and dress, or some other psycho he’d hired. Except he doesn’t have
two nickels to rub together, and—-I called to make sure—-he’s still
in Vistaview.

I wish I could make out the titles of the books the old woman reads.
Wonder if she wonders what I’m reading. The "Kafka" on the cover
is pretty big, but if she’s got binos I’ve never seen them.
Neither have I seen her on a phone. She meditates, plus yoga
& that slow-motion karate. Accoutrements-wise, she’s got the bare
bones. She’s up there in years, though sometimes appears younger,
which could be merely the way the light keeps changing the details
of everything all the time up here.

I was wondering if maybe she could be some kind of an actual nun
or monkess or something, on sabbatical perhaps.

She has three outfits—big capes or bathrobes or something—-one black,
one white, one red. And big hats to match. Too stylish for my taste.
It subverts her austerity. Sometimes she lugs around a picnic basket.
It tipped over one time and I swear it looked like she had chains
in there, like big chains, anchor chains. Which means she’s crazy.

She has yet to acknowledge my presence. At this distance, of course,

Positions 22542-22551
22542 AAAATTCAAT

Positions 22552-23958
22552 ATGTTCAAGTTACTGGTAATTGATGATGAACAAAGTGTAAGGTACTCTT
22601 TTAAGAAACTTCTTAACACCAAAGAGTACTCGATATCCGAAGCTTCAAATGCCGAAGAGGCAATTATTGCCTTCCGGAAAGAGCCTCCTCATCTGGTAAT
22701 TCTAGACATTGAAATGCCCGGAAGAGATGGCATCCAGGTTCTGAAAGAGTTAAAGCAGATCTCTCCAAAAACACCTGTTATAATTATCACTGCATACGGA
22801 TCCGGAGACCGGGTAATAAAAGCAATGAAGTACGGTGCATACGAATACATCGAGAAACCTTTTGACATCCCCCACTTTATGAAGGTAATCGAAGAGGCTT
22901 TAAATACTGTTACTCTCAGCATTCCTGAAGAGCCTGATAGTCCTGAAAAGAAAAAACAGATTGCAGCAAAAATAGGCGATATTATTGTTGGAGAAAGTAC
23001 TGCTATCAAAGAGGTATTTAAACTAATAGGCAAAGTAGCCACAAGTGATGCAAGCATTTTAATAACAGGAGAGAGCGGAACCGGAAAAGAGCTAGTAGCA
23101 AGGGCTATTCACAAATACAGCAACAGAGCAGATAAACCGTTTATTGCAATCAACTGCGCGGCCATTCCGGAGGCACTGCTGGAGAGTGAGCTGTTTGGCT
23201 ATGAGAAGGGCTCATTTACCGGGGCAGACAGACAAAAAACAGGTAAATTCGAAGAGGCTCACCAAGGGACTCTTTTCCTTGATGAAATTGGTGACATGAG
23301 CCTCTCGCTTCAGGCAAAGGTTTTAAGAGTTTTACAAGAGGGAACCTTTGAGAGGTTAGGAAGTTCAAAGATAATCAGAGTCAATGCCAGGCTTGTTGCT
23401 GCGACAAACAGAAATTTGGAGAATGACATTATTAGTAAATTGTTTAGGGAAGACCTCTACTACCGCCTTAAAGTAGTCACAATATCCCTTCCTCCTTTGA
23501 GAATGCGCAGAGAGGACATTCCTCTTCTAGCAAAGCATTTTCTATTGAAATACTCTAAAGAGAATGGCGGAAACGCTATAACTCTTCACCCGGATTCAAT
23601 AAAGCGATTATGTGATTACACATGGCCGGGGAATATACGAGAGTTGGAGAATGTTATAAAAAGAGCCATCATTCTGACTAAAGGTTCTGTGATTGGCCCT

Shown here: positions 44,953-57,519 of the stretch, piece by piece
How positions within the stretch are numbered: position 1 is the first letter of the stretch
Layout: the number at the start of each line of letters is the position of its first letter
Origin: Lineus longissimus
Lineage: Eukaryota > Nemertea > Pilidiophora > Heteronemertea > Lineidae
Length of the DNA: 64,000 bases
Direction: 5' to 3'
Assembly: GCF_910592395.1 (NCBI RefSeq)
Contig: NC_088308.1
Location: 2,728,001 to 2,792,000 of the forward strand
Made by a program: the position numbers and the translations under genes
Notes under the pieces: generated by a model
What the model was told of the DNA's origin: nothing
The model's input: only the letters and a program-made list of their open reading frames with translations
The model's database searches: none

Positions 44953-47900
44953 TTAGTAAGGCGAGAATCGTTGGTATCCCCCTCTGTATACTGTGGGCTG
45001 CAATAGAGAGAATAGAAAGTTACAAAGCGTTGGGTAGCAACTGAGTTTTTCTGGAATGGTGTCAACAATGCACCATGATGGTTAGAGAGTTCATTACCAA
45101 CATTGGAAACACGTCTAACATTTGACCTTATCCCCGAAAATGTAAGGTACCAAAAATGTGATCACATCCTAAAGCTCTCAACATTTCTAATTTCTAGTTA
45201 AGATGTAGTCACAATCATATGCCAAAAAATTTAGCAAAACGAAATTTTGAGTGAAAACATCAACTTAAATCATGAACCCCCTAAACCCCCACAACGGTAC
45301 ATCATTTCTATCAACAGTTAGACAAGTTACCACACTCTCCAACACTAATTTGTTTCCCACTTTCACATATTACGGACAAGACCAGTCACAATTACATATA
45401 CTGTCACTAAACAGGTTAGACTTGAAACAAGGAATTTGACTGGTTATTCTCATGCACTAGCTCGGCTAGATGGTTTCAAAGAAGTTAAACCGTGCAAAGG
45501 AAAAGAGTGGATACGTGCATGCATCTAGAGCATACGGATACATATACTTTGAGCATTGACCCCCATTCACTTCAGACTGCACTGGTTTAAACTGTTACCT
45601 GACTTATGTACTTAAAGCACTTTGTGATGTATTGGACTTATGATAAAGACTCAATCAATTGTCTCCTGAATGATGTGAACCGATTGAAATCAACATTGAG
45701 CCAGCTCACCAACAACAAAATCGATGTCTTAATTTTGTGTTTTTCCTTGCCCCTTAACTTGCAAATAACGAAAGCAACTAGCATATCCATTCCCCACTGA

she could be slyly eyeing me all day. Is it possible she doesn’t
realize that I’m here, that I’m the one responsible
for the genesis of it all?

I’ve never even see her eat, much less ablutions, etc.
I’m not watching her 24 hours a day, & there are ways to do things
up here that defy perception. One thing irks me—-Curly deserted
me for her. He drops in here, spends five seconds, flies straight to
her and hangs out. She must have better peanuts.

Clover said she hadn’t heard anything about the woman. The media’s
dropped the craze like a dirty sock.

There’s a crisis in the Middle East.

Nate’s acquired ambition, studying, getting A’s, thinking for himself,
even found a friend, some sort of entrepreneurial type, I gather from Clover.

Clover’s actually getting it together in AA. We talk every day.

I’ve got a few more gray hairs. White. I kind of like it. I earned ‘em.